Late Eclipses (October Daye, Book 4)
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I’ve been following Seanan McGuire since her first October Daye novel came out a few years back. The series offers a comprehensive world of Faerie and a flawed but likeable heroine, so I always look forward to new stories. Late Eclipses is a strong addition to the overarching plot and makes some major changes to the main character as well.
Toby is still recovering from her confrontation with Blind Michael and getting used to having a roommate—May, her Fetch, the one who’s supposed to signal Toby’s demise. But before long, events take a turn for the worse again, when Toby learns that Lily, the Lady of the Tea Gardens, is extremely ill. Since Undines don’t get sick, this is cause for great concern.
All evidence points to the involvement of Toby’s enemy, Oleander de Merelands, the woman who cursed her to her fourteen year exile in the form of a fish. But there are other forces moving against Toby as well. A summons from the Queen of the Mists complicates the situation, and not everybody believes that Oleander has returned. On the contrary, some are looking at Toby as the cause of all that’s going on.
This book would not have been possible without the events of An Artificial Night, the previous novel, and the confrontation with the Firstborn, Blind Michael. His defeat sets in motion much of what transpires between Toby and the Queen of the Mists in this story. It also brings Toby to the realization of how much her friends mean to her, and how much she means to them. It’s a subtle change, but one that carries over into the current book and informs many of Toby’s choices.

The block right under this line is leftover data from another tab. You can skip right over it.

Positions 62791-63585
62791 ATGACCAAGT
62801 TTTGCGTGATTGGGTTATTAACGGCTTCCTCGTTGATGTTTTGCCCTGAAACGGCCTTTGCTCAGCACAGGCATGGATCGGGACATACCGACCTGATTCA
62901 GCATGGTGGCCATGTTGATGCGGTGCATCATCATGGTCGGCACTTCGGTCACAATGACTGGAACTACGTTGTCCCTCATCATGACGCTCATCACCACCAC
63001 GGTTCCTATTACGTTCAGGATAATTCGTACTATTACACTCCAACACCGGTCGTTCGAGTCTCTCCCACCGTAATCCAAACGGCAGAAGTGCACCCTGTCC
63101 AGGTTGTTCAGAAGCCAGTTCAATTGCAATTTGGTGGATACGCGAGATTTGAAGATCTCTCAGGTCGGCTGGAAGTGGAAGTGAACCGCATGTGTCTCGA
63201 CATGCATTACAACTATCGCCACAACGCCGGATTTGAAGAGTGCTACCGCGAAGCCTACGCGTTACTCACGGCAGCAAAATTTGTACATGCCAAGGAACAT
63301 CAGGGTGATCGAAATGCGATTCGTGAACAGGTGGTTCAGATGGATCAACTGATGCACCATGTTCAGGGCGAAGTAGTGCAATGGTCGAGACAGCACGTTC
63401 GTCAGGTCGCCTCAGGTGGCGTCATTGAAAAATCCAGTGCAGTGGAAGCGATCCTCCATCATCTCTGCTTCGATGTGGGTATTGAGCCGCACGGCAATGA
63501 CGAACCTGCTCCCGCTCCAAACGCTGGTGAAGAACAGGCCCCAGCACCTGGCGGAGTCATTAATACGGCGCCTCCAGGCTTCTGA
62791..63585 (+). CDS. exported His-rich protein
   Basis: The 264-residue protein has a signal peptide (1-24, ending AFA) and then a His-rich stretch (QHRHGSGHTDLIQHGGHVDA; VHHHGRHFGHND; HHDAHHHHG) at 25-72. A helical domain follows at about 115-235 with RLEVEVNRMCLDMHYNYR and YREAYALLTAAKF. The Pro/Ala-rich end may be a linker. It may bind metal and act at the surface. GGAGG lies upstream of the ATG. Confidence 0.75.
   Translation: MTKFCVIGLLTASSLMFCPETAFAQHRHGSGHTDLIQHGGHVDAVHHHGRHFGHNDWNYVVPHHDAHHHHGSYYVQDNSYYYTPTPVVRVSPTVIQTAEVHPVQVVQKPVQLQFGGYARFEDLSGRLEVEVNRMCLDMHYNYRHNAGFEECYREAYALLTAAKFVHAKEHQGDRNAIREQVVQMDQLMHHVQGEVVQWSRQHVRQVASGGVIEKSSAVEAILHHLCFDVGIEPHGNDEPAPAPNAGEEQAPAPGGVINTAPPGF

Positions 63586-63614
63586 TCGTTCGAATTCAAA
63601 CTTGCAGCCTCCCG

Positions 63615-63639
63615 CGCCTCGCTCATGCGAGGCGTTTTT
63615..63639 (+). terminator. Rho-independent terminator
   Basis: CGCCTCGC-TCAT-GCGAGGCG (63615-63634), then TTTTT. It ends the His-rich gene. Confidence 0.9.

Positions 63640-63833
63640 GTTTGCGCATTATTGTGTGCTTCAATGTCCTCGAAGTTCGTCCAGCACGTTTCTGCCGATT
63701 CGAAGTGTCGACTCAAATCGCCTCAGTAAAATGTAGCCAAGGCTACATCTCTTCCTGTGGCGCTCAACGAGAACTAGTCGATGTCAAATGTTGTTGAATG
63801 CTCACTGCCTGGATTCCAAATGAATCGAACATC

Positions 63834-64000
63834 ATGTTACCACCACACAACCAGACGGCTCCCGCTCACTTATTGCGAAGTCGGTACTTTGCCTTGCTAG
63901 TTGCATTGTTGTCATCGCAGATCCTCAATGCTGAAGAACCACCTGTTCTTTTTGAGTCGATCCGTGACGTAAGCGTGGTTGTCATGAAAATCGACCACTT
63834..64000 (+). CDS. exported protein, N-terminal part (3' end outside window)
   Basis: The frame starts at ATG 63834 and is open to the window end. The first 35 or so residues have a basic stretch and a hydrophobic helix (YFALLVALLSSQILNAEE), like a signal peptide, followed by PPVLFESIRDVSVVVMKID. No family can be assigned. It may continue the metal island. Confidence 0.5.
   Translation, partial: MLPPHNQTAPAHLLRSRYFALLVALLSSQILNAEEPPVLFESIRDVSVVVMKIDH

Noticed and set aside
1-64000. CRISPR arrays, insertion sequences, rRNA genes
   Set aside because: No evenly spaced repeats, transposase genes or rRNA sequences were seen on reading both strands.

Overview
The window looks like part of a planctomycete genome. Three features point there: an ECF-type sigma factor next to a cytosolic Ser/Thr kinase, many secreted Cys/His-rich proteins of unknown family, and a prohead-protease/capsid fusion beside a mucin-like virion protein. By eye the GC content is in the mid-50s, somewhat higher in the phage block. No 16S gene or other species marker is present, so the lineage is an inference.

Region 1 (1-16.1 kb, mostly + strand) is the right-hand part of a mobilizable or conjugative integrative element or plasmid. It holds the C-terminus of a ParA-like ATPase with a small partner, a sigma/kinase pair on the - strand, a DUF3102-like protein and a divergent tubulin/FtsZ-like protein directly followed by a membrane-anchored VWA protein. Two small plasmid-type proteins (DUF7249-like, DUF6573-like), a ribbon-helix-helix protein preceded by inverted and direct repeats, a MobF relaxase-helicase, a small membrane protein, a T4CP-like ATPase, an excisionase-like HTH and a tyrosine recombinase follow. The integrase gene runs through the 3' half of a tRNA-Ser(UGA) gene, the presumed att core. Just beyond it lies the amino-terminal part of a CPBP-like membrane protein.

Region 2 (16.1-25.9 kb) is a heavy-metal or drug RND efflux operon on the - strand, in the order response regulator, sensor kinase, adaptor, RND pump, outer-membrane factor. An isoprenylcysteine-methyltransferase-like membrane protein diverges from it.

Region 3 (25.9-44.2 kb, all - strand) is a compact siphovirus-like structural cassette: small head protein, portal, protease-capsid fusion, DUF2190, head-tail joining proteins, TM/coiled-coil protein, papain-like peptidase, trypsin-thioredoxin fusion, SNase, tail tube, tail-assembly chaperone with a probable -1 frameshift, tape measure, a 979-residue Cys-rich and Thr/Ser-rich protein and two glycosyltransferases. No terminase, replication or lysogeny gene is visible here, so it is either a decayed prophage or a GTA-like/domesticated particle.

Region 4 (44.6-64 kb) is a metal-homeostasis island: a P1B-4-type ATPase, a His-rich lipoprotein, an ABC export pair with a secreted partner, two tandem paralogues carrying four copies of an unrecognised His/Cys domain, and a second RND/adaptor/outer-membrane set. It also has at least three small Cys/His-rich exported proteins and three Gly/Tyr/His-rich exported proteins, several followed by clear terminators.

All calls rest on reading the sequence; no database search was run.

It’s that same growing emphasis on friends as family that makes the events in Late Eclipses take on such a haunting quality. Oleander’s actions put a huge strain on those relationships, and it’s almost a sub-plot of its own to watch the repercussions of all that conflict. By the end of the novel, things are mostly back to normal, but it will be interesting to see how things play out in future novels.
One thing in particular that concerns me is the hints that there might be a love triangle in the works for Toby. Her former lover Connor remains in the picture, although mostly on the sidelines until the latter parts of the story. The author has dropped hints throughout the novels that the two still have feelings for each other. However, the other man is a character who has been present much more—and consequently is better developed—and that is Tybalt, the king of the Cait Sidhe. In my opinion, Connor is just not as interesting, nor would it be in the best interests of Toby’s character growth to return her to someone so firmly tied to her former life. I can only hope that McGuire doesn’t take the novel in that direction.
The mystery of Lily’s illness is well handled, and as the plot thickens, it becomes increasingly hard to figure out what’s real and what’s not. There are some extenuating circumstances that make Toby’s point of view suspect for a while, so readers should take that into consideration. An attentive reader will likely figure out what’s going on before the explanation, but it doesn’t detract much from the story if you do.
Lastly, I have to express my appreciation for the fact that the novel is set in Northern California. Not many novels use this area as a backdrop, and I personally find it exciting to read a story that happens in places so familiar to me.
Late Eclipses is the strongest October Daye book to date. Combining character growth, an engrossing mystery, and engaging storytelling, it will have you eagerly turning pages to find out what happens next. McGuire is one of the best writers in the urban fantasy genre and her novels are not to be missed.
This review appeared on Owlcat Mountain on May 3, 2011.